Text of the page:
We're Not In The Church Business...

 

The most important question every organization has to ask over and over is this: "What business are you in?" Sounds simple, right? Wrong. How would you answer that question about your business, church, school, or family? Our answer is below...thanks for checking it out. 

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We’re a church trying to get one thing right. Just one. Sounds simple, right? But it’s a big one. Get this wrong, and it won’t matter what we’re right about. It just won’t matter. This is big: we’re not in the church business. 

We say this with awareness borne from experience that it’s easy for churches to be in the church business. Let’s be honest: It’s often big business. 

But here’s the question that has to be answered: if we’re a church, but we’re not in the church business, then what kind of business are we in?

We’re in the people business. We’re not in the church business; we’re in the people business. 

Think about it: What business was Jesus in? Without doubt, the people business. What people caused Jesus the most grief? People who were in the church business. 

“We’re in the people business...We’re not in the church business; we’re in the people business.”

Later, a follower of Jesus started lots of churches around the Mediterranean. These churches developed lots of problems and Paul became a kind of church doctor. His constant prescription? Love people—see 1 Corinthians 13. Paul was in the people business.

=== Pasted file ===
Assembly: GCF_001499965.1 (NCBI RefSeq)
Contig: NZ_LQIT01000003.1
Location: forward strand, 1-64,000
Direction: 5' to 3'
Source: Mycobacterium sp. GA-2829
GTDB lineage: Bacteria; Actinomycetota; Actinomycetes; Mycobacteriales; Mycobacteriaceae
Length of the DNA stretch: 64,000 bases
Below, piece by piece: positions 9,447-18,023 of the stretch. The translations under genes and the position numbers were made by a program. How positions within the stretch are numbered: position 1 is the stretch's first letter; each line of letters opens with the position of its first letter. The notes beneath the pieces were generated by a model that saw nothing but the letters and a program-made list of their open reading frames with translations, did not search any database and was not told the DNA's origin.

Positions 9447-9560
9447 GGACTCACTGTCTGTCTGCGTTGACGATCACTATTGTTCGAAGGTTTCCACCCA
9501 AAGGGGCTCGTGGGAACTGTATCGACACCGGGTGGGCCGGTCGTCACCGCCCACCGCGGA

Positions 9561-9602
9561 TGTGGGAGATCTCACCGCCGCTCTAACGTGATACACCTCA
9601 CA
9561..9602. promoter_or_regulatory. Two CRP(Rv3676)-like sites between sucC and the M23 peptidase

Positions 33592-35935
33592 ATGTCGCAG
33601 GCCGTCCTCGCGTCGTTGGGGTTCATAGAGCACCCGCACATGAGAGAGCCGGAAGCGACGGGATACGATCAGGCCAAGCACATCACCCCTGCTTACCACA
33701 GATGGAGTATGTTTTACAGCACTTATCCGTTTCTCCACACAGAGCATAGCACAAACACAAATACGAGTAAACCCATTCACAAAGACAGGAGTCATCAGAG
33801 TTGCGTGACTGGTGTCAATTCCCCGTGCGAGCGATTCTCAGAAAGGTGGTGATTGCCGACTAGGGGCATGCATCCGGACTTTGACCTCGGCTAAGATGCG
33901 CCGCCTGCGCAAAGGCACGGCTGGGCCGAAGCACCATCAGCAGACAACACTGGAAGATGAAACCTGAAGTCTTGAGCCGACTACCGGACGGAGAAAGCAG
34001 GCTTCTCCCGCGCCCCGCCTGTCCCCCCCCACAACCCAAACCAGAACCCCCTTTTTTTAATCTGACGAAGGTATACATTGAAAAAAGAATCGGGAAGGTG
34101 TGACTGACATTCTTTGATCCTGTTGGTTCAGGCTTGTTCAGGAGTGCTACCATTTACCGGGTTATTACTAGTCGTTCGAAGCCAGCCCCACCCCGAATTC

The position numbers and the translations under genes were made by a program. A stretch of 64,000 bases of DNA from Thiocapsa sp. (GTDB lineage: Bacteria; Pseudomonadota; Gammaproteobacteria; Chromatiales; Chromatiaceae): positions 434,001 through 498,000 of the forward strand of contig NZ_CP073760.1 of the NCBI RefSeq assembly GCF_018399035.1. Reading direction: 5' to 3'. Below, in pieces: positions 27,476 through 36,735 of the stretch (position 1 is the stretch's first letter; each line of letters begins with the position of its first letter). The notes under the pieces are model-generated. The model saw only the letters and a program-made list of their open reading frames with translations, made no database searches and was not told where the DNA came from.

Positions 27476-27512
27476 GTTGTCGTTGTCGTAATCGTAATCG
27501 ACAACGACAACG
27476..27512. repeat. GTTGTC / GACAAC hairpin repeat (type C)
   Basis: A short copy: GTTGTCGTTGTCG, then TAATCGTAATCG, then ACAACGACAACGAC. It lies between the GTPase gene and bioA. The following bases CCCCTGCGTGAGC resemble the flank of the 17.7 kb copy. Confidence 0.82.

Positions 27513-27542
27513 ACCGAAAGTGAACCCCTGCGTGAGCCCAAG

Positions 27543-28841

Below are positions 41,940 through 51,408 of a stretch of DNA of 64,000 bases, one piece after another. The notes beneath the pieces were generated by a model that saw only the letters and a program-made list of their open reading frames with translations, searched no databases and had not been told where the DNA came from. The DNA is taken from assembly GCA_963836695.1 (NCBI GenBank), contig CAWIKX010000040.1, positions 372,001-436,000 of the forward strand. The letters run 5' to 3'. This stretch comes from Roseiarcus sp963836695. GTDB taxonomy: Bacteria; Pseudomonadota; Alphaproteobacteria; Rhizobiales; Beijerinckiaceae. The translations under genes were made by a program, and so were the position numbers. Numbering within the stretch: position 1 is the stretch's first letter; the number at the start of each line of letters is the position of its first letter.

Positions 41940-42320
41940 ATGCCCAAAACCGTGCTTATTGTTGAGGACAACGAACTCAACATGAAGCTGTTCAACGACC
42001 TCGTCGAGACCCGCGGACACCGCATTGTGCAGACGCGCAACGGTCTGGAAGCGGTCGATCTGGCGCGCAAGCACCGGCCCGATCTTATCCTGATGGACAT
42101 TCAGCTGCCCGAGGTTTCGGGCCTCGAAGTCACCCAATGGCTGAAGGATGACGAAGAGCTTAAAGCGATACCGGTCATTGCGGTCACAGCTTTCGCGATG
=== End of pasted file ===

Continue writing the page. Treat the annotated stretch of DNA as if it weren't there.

In the last decade, there have been a lot of epic fails in our culture. There is a growing sense of skepticism that any  institution – government, education, finance, health care, church—can turn things around.  Rather than being a passing idea, this pessimism seems to be getting hard set as a "new normal" in our culture.

Everyone, from time to time, has to recall what business they’re in. For us, we’re not in the church business; we’re in the people business. We do some church things—worship, study scripture, eat meals together—and we’re “all in” when we do those things. But when those moments end, we walk back into our homes, neighborhoods, schools, workplaces, and communities. What do we do there? We do what anyone does who is in the people business: we care for people, encourage people, help people, pray for people, and point the way to Christ, who is freeing us from all that holds us back.

This is who we are: we’re a church that’s in the people business.